To facilitate the development of small private energy production, increased access to advanced technology and funding are required, experts told a summit in Yangon.
“The major challenge is that there is little international support. Any laws and regulations concerning private small power producers have yet to be enacted,” said U Aung Myint, chair of Renewable Energy Association Myanmar, said at the energy summit.
“This summit is successful in drawing together international businessmen and experts on the topic. Myanmar provides a good market for them,” he added.
He also discussed the use of environmentally friendly, sustainable and renewable energy sources such as wind power, biomass, solar and hydropower.
It is estimated that only 30 percent of Myanmar’s population has access to electricity. At the summit many suggestions revolved around the use of public-private partnerships in order to rapidly increase rural electrification and improve sustainable green energy sources
“The budget allocated to the department of electricity is not sufficient and increasing the use of renewable energy products will further increase the expenditure.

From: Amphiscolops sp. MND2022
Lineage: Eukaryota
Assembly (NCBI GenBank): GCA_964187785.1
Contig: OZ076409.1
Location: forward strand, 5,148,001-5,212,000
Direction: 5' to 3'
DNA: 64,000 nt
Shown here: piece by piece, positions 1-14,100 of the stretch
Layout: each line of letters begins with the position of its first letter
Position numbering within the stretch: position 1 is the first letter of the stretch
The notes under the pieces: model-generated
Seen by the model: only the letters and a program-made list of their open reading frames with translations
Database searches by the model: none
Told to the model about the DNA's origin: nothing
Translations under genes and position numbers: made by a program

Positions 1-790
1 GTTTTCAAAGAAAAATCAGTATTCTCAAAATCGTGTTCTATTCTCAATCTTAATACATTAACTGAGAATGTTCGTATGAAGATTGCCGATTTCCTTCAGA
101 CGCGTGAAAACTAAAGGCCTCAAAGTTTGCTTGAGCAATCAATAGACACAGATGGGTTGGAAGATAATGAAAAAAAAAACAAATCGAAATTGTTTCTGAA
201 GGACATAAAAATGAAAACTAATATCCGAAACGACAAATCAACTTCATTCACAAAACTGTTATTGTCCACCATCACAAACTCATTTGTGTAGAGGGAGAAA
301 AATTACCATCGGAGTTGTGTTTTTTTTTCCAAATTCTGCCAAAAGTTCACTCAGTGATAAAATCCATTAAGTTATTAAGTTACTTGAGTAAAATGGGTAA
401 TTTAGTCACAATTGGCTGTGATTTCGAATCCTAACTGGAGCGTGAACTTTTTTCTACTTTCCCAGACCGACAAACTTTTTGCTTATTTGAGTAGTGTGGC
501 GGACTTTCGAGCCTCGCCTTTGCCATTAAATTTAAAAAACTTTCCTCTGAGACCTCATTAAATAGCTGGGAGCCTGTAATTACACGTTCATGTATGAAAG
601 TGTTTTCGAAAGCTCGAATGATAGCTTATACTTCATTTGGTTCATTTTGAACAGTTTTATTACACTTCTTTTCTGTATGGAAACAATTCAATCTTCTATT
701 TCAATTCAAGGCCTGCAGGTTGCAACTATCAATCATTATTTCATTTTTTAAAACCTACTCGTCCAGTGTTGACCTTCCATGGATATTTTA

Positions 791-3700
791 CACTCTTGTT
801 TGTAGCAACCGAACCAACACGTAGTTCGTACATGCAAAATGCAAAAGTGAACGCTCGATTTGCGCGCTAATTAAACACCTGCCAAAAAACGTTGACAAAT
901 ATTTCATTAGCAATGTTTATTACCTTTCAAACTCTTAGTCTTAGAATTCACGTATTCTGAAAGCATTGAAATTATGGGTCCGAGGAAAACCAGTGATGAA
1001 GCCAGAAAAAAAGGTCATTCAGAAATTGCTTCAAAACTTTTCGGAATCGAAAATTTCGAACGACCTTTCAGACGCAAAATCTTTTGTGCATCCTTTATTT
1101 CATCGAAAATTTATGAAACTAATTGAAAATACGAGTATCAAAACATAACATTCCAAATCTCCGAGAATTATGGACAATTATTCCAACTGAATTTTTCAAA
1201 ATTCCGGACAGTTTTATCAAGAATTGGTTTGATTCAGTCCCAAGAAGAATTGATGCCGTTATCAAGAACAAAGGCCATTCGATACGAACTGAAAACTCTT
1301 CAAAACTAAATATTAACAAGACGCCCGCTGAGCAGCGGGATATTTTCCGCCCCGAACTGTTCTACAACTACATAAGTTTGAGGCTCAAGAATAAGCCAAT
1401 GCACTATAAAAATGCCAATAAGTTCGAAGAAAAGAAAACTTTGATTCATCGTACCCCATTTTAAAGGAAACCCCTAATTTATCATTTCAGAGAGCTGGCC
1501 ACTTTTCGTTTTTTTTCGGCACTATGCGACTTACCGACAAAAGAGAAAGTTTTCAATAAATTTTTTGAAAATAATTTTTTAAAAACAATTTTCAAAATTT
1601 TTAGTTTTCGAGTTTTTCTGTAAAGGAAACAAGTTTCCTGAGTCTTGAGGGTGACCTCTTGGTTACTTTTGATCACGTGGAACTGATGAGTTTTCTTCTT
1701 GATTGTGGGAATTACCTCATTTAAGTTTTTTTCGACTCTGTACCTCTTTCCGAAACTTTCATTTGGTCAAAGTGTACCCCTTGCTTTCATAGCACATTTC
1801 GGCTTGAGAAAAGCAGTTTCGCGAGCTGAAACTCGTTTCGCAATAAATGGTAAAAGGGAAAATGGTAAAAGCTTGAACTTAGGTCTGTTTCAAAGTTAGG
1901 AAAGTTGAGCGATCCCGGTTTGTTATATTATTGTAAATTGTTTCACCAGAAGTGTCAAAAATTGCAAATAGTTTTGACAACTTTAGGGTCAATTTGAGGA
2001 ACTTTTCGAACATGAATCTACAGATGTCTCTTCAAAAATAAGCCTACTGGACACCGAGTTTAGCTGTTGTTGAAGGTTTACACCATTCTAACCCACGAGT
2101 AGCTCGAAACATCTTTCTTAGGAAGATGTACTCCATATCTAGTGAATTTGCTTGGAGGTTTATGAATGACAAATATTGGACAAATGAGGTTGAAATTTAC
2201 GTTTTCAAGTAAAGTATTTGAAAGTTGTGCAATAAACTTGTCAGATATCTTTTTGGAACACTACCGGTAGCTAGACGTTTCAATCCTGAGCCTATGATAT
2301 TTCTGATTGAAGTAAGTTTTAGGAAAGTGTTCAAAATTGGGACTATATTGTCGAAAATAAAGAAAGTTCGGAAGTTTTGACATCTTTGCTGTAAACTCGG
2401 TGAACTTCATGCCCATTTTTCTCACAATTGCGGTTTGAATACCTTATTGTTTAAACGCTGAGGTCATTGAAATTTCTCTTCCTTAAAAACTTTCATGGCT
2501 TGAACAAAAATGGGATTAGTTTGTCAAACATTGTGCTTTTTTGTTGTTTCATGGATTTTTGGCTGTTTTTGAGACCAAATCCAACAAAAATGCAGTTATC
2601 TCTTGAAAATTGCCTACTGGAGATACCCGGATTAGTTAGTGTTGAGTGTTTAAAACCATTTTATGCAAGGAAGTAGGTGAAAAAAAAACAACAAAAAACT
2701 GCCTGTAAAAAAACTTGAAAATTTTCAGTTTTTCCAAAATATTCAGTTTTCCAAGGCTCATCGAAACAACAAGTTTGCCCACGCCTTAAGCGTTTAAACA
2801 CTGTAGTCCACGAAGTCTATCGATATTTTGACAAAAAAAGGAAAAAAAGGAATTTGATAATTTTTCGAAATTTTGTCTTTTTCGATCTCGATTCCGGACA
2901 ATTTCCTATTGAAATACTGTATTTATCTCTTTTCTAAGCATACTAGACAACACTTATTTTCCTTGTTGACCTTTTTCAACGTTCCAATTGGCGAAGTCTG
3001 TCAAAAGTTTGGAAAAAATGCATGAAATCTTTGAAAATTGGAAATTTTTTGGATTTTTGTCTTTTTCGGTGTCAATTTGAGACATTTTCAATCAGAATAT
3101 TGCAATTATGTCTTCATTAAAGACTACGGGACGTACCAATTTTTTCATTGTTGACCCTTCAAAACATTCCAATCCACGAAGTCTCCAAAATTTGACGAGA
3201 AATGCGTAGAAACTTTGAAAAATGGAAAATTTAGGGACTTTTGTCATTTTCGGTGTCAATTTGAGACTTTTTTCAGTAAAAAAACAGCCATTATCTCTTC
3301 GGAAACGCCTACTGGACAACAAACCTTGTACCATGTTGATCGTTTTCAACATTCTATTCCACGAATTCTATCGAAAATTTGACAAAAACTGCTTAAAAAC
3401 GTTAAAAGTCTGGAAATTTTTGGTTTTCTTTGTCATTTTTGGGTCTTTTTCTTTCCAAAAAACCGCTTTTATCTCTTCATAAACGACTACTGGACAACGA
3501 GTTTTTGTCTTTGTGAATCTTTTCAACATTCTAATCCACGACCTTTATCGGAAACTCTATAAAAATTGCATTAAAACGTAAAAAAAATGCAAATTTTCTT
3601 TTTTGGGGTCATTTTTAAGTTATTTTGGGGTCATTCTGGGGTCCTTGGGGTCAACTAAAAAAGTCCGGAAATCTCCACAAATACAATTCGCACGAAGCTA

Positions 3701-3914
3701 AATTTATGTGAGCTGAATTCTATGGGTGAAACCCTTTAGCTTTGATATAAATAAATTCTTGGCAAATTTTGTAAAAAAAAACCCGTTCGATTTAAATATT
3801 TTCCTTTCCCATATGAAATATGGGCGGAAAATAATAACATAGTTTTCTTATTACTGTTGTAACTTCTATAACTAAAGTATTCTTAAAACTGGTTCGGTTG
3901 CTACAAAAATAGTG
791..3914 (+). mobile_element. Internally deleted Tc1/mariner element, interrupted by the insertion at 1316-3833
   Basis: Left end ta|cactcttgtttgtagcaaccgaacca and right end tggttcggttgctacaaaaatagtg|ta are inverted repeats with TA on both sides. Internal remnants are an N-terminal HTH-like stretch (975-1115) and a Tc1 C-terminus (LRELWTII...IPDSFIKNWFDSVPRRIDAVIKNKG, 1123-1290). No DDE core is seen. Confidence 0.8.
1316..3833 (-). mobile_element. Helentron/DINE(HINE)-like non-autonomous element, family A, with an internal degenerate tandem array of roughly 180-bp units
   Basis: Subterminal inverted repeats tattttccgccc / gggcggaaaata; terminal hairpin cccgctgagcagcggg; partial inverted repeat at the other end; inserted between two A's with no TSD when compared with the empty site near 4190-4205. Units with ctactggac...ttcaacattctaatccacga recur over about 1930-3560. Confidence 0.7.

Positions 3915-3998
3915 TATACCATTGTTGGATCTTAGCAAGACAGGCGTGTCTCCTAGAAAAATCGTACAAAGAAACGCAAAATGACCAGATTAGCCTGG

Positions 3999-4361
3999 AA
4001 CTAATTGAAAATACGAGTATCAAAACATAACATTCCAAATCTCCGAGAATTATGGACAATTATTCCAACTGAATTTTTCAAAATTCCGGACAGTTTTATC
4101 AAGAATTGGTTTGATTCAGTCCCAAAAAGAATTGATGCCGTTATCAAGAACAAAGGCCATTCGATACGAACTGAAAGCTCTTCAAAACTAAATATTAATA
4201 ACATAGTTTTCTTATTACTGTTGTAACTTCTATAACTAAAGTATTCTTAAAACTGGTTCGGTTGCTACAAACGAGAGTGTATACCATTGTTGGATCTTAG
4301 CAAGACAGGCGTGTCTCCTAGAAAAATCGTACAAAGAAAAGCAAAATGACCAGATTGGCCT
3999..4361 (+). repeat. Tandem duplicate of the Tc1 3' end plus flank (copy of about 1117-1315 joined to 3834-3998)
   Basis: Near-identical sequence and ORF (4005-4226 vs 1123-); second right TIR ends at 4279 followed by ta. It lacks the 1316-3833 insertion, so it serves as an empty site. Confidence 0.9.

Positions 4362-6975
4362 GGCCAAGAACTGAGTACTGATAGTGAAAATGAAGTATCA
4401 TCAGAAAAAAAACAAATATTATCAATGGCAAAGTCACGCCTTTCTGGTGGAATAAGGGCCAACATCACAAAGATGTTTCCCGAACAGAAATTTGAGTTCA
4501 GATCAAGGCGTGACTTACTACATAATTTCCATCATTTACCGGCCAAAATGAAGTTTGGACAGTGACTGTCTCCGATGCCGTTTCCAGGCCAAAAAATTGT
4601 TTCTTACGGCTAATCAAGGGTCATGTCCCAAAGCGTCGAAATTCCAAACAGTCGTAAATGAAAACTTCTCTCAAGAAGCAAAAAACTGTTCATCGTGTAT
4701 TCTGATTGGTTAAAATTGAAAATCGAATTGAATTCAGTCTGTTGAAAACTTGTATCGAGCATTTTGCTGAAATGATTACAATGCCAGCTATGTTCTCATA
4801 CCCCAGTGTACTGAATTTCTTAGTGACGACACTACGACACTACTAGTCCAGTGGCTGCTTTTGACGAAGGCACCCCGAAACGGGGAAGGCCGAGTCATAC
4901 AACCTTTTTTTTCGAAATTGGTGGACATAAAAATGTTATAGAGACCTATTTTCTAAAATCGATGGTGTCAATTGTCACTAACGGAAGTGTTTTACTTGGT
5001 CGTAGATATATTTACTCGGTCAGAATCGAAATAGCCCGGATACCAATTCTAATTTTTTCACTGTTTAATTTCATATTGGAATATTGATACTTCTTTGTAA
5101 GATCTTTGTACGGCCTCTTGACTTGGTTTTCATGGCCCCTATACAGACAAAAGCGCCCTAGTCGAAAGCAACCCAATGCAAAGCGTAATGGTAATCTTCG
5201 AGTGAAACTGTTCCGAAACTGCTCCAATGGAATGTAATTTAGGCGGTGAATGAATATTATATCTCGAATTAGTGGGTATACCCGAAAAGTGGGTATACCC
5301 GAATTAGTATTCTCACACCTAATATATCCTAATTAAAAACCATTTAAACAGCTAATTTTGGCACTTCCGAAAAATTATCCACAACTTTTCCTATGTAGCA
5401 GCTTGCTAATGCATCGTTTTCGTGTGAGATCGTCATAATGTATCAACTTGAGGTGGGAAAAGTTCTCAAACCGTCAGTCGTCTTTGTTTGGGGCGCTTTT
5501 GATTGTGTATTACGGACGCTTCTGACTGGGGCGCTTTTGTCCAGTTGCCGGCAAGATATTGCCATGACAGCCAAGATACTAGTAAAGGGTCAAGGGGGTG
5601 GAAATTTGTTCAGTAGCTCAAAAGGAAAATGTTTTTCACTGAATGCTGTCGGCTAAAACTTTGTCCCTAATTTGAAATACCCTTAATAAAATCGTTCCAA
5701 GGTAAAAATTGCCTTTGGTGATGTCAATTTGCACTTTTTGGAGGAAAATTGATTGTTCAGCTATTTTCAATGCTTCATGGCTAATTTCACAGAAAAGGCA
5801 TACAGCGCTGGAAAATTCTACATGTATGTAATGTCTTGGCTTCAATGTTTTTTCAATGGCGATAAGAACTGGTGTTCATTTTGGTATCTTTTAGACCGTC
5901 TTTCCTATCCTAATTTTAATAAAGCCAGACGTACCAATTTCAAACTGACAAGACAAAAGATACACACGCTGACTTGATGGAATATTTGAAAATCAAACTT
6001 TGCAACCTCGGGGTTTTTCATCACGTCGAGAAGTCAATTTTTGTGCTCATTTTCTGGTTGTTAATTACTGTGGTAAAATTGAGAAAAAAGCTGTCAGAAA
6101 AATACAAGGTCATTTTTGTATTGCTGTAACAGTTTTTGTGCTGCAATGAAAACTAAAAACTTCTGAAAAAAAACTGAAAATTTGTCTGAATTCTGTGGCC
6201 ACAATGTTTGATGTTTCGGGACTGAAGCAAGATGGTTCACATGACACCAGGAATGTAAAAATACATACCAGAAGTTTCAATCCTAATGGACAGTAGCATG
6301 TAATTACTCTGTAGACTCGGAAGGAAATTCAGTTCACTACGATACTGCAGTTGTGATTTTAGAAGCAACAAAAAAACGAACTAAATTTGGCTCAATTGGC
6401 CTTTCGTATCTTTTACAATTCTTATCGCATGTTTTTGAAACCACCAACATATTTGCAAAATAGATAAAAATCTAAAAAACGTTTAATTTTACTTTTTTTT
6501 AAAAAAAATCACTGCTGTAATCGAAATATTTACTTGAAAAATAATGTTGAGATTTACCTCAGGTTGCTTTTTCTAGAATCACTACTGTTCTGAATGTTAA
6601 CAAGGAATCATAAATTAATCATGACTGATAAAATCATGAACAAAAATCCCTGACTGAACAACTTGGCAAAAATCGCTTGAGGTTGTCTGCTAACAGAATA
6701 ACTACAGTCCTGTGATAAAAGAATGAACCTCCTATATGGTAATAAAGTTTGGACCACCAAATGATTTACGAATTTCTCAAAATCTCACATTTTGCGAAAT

“These are inexhaustible energy sources, but the cost to implement them is cause for concern. It will prove to be efficient if we can provide it at a reasonable price,” told U Soe Moe, an executive engineer from the Yangon Electricity Supply Board.
Myanmar’s electricity consumption in 2013-14 fiscal year stood at 3,970 megawatts (MW), of which 2,919MW, or 74 percent, was obtained from hydropower. Natural gas and coal contributed to 931.8MW, or 23 percent of total consumption, and 120MW respectively.
The government’s master plan for electricity aims to generate a total of 23,594MW by the 2030-31FY with 8,896MW, or 37.5 percent from hydropower, 9 percent from other renewable energy sources, 20 percent from natural gas and 33.5 percent from coal, according to the Ministry of Electric Power.